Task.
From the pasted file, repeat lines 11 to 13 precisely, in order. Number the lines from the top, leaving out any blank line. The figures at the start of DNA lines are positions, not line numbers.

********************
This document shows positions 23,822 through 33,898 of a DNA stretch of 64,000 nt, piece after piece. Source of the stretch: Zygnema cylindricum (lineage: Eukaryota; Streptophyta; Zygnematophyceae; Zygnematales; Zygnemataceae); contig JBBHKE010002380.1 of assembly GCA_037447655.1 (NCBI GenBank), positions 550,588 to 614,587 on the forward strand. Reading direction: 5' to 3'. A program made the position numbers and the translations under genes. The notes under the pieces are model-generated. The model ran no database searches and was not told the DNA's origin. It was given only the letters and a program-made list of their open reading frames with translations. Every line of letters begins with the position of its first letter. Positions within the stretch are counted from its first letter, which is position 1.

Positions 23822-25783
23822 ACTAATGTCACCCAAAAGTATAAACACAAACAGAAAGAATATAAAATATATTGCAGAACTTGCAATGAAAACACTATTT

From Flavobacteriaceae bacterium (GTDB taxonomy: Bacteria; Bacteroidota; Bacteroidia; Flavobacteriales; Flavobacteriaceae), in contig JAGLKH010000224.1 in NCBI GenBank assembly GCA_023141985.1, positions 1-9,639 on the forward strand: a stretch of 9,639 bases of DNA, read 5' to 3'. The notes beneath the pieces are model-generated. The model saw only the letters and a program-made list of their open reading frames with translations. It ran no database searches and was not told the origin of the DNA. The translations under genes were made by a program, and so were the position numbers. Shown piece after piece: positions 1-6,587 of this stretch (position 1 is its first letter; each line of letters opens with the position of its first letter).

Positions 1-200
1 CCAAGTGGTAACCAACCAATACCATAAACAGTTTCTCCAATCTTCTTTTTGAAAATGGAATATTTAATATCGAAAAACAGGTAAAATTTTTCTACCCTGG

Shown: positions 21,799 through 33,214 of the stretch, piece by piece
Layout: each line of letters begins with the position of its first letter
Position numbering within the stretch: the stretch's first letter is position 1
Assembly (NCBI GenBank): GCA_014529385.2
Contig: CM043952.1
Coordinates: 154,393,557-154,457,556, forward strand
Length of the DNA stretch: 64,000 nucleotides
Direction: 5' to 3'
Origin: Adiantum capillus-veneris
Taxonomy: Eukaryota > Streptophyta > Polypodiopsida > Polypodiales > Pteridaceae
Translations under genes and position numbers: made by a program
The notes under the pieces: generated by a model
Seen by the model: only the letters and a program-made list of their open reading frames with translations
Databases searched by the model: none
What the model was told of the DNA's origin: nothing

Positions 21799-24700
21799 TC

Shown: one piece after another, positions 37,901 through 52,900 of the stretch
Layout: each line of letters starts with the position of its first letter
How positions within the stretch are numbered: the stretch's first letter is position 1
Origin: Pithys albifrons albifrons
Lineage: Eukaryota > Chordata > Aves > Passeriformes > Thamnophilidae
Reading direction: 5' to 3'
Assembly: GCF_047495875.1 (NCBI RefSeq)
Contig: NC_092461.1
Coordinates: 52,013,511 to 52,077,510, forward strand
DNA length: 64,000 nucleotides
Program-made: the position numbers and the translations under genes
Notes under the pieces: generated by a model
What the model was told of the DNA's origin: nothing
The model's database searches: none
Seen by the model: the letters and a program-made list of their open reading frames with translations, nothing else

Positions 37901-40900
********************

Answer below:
Contig: CM043952.1
Coordinates: 154,393,557-154,457,556, forward strand
Length of the DNA stretch: 64,000 nucleotides